The exhibit opened in January 1965 under Carl Borhegyi, museum director at the time. Borhegyi’s inspiration for the exhibit came from a 19th century barbershop and drugstore exhibit located in the museum’s library building. Museum artist Edward Green led the design of the original exhibit, which aimed to guide visitors through a fall evening set in the early 1900s.
As the museum enhances the exhibit later this summer, it will incorporate more sensory experiences, such as new soundscapes, new sights and smells, and new “secrets” to uncover.
Most exhibits showcase history, Dennis Kois, president and chief executive officer of the museum, said in an announcement. “‘Streets’ has become part of Milwaukee’s history. We’re very excited to build on that history by implementing changes that will enhance not only the Streets themselves, but deliver the kind of visitor experience contemporary museum-goers expect.”
The redesigned exhibit will also feature new technological components. Visitors will enter the exhibit on a life-sized streetcar that will move along tracks and, with technology, appear to travel back in time. Visitors will be able to take in new storefronts and businesses, overhear conversations carried on by “Streets” residents and take part on hands-on activities. One of those activities will allow museum-goers to climb on a penny-farthing high wheeler.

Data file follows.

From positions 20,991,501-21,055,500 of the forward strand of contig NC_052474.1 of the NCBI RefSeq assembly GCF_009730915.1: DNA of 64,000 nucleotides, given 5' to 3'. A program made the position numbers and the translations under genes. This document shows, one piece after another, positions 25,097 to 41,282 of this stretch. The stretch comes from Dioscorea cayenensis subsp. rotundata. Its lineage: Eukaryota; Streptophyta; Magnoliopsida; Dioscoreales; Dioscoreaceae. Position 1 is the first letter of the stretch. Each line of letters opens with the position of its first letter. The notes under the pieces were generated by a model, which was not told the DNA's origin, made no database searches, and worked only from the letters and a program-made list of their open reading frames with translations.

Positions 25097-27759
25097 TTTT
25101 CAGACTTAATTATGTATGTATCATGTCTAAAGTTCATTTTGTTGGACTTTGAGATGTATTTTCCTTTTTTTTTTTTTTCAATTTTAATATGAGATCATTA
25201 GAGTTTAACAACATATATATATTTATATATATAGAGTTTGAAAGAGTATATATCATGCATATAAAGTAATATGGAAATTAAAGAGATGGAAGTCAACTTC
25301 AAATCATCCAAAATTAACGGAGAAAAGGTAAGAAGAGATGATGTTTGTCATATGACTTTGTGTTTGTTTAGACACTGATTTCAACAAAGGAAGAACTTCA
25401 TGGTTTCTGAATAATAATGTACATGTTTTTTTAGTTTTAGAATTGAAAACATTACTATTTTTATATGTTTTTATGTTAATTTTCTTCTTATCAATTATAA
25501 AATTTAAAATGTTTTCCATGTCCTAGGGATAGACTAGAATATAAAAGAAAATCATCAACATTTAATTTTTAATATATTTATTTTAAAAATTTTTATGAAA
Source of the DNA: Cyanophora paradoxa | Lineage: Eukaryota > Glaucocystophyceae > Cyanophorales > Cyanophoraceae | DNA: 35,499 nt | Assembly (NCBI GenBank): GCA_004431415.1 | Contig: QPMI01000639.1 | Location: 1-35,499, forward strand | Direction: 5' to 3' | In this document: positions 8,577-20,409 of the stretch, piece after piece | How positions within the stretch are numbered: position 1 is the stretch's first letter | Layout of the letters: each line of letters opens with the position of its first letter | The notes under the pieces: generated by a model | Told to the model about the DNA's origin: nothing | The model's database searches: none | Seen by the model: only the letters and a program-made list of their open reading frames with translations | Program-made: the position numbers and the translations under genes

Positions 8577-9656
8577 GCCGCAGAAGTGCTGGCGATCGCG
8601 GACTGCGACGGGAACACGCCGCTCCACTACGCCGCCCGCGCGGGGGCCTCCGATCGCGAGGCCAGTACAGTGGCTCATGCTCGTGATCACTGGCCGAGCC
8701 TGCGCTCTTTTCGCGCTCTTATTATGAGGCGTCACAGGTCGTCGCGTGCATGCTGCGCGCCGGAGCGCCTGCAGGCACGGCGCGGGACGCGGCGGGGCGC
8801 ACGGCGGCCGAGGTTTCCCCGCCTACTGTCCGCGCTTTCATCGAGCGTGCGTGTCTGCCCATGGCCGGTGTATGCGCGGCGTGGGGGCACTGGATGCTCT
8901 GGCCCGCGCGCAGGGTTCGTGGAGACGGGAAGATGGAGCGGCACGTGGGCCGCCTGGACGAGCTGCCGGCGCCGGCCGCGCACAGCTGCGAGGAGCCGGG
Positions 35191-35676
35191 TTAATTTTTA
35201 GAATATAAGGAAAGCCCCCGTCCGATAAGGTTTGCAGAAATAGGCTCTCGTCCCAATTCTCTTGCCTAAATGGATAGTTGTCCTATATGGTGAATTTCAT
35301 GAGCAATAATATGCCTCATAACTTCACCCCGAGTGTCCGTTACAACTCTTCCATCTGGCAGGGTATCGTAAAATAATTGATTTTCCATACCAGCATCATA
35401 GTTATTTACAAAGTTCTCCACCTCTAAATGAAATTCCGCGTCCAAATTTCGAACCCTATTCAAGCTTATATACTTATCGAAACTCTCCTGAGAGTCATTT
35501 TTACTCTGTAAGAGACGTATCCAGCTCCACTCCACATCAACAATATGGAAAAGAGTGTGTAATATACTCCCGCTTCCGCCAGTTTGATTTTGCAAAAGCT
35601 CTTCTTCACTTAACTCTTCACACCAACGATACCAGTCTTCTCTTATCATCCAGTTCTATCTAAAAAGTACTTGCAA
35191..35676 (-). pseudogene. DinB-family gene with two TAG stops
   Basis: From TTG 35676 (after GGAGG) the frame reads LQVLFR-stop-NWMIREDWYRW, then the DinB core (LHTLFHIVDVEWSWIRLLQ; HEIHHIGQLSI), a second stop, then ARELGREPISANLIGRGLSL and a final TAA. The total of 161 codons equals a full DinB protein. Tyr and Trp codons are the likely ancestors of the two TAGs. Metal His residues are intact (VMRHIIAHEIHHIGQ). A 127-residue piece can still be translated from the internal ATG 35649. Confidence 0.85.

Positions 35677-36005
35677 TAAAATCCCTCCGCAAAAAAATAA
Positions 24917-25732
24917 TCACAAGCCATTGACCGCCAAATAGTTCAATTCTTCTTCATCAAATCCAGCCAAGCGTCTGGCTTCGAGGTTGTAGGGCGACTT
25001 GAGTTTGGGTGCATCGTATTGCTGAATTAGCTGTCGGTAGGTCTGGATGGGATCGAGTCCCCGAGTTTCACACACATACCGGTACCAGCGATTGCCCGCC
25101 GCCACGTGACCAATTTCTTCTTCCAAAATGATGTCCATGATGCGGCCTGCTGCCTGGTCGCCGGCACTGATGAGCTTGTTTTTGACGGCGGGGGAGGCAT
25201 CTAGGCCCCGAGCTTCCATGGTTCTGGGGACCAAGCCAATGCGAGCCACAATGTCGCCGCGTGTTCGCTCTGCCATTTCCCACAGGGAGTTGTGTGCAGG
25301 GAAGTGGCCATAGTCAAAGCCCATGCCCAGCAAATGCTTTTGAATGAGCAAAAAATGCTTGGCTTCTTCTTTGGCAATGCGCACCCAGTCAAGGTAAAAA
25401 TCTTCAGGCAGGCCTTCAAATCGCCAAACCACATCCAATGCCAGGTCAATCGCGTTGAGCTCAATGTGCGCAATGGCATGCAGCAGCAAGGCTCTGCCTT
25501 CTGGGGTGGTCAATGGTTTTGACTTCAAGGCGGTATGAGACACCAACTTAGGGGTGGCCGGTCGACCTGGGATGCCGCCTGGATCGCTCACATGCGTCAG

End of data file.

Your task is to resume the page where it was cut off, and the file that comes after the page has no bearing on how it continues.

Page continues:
Throughout its time at the museum, the “Streets” exhibit has undergone renovations and received additions. In the late 1990s, the museum outfitted the exhibit with three new units, including the Watson Family House, which introduced an African-American perspective to the exhibit. That house showcases objects from the home of freed Virginia slave Sully Watson and his wife, Susanna.
“The ‘Streets of Old Milwaukee’ is probably the most popular exhibit in Wisconsin and is certainly so for residents of Milwaukee,” Kois said. “The renovation of ‘Streets’ gives us an incredible opportunity to both enrich the experience already there by taking visitors deeper into the magical experience of going back in time, but also to weave into that experience the viewpoints of people who were living in the city at that time but whose voices were left out.”
The museum expects to reopen the exhibit in December.